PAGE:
Demand for new staff is increasing strongly in the UK at the fastest pace since July 1998, according to the Report on Jobs published by KPMG and the Recruitment & Employment Confederation. What’s more, the rate of salary rises for permanent jobs is at a six year high, while for temporary workers pay is also marking steady growth. Improvements were recorded across all English regions, and in both the private and public sector, suggesting a comprehensive recovery in the labour market- although private sector demand for staff continued to show a much stronger trend than public sector demand.
The report draws on original survey data provided by recruitment consultancies to provide an all-inclusive guide to the British labour market. Among the most striking findings concerning the UK job market are the following:
Slower but Still Considerable Growth of Staff Appointments
· The number of people placed in permanent and temporary or contract roles continued to rise in November.
· New permanent roles are rising fastest among engineering workers and in the medical sector, while blue-collar workers are enjoying the fastest rise in temporary or contract vacancies.
Permanent Salaries Increase at Fastest Pace in six Years
· Growth of permanent staff salaries accelerated further, reaching the strongest rate since November 2007.
· Temporary/contract staff pay rose at a solid pace that was sharper than in October.
· The availability of candidates to occupy permanent roles fell even more in November, with the rate of decline accelerating to the sharpest since July 2007.
· Temporary/contract staff availability fell at the quickest pace in nine years.
Private Sector Demand for Employees Remained Stronger Than Public Sector Demand
· The strongest growth regarding demand for staff was evident for permanent employees in the private sector, although temporary/contract staff also signaled a marked increase.
· In the public sector, rates of growth were slight for both permanent and short-term workers.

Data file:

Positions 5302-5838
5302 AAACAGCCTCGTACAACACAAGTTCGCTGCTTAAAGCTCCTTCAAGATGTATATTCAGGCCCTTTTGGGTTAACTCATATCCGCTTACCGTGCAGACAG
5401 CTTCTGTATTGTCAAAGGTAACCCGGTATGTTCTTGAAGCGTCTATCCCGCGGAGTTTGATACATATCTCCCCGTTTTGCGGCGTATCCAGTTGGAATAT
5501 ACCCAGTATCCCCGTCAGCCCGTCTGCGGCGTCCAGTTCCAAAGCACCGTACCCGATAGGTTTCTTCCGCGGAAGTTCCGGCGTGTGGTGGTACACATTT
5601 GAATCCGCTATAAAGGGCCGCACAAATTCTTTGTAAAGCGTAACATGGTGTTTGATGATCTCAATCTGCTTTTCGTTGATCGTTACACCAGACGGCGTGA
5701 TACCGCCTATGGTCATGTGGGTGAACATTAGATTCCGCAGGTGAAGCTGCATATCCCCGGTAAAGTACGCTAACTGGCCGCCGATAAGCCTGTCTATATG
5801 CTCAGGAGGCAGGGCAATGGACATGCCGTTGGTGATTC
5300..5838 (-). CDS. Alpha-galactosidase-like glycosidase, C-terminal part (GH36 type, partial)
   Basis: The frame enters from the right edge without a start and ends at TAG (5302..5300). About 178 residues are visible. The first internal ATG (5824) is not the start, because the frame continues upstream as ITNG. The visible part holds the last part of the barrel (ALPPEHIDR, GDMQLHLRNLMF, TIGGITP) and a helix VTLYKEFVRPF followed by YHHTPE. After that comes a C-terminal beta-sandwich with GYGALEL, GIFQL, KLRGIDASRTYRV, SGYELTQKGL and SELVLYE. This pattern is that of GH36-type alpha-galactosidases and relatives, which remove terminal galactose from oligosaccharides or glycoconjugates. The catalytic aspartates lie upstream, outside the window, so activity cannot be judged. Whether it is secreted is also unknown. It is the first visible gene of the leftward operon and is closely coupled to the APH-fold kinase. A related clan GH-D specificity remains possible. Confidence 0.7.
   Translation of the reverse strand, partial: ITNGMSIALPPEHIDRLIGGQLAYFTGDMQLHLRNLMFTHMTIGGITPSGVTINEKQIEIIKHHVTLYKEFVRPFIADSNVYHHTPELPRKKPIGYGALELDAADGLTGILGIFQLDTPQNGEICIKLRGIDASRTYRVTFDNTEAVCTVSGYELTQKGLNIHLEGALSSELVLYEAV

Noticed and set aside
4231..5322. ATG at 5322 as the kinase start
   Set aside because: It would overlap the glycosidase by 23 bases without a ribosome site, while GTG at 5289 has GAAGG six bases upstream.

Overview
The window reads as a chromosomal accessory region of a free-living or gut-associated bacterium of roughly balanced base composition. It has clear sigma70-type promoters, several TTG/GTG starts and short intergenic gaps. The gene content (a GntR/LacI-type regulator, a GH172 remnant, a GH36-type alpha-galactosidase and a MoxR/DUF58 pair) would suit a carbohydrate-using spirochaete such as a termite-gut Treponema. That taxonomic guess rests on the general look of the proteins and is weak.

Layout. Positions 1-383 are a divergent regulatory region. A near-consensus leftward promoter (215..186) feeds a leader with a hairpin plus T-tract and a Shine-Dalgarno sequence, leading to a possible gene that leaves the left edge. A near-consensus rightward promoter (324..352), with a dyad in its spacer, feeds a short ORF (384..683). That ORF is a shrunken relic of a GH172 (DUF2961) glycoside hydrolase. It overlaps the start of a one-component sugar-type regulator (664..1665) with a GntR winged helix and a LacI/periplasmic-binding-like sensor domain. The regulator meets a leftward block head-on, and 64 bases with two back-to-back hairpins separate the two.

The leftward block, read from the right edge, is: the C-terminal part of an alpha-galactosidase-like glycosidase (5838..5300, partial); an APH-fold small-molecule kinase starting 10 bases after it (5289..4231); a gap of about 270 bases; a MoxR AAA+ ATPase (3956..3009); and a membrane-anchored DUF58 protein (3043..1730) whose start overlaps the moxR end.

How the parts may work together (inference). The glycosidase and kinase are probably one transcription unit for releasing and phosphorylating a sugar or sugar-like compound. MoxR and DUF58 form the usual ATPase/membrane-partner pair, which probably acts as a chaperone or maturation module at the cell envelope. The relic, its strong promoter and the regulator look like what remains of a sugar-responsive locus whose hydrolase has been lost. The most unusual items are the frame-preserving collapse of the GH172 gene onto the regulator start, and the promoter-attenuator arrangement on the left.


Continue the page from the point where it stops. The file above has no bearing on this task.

Which Careers will be in Demand in 2014?
According to a recent study by The Ladders, which was based on what keywords job seekers use to search for jobs as well as the kind of jobs which employers are posting, the careers which will be mostly in demand in the coming year are in the technology industry. Developer and Analysts were key growth job titles with 4 of the top ten job titles including the keyword developer, (iOS Developer, UI Developer, Android Developer, and Business Intelligence Developer).
The service sector has the second largest sector of growing jobs which consists mainly of analytical and consulting services.
On the contrary, middle management jobs like ‘manager’ and ‘director’ are rapidly decreasing in relative popularity. In fact, job titles containing the word ‘manager’ are 25% lower than the average growth rate and jobs containing the word, ‘director’ are 50% lower.
Promising job Market Outlook for 2014
The outlook of the British economy and the labour market is projected to be positive in the coming year. Figures released by the British Chamber of Commerce show that the UK's GDP is set to grow by 2.7% in 2014; which is an improved estimate from a previous prediction of 2.2%. In addition to this, the BBC anticipates the UK's jobless rate to fall below 7% by the third quarter of 2015.
The CEO of Recruitment & Employment Confederation, Kevin Green optimistically contemplates the future of the UK labour market, predicting a noticeable upturn, which will benefit British business, the UK economy and all people looking for work in 2014.
“We enter the New Year with job vacancies increasing at the fastest pace in 15 years. The fact that our figures show starting salary growth hitting a six year high, combined with continued skill and talent shortages, indicates that we can expect salaries to increase and job fluidity to accelerate into 2014".
On the whole, as 2013 draws to a close, it seems that there are real signs of recovery in the UK job market, with businesses feeling more confident entering the New Year and seeking to expand their man power further.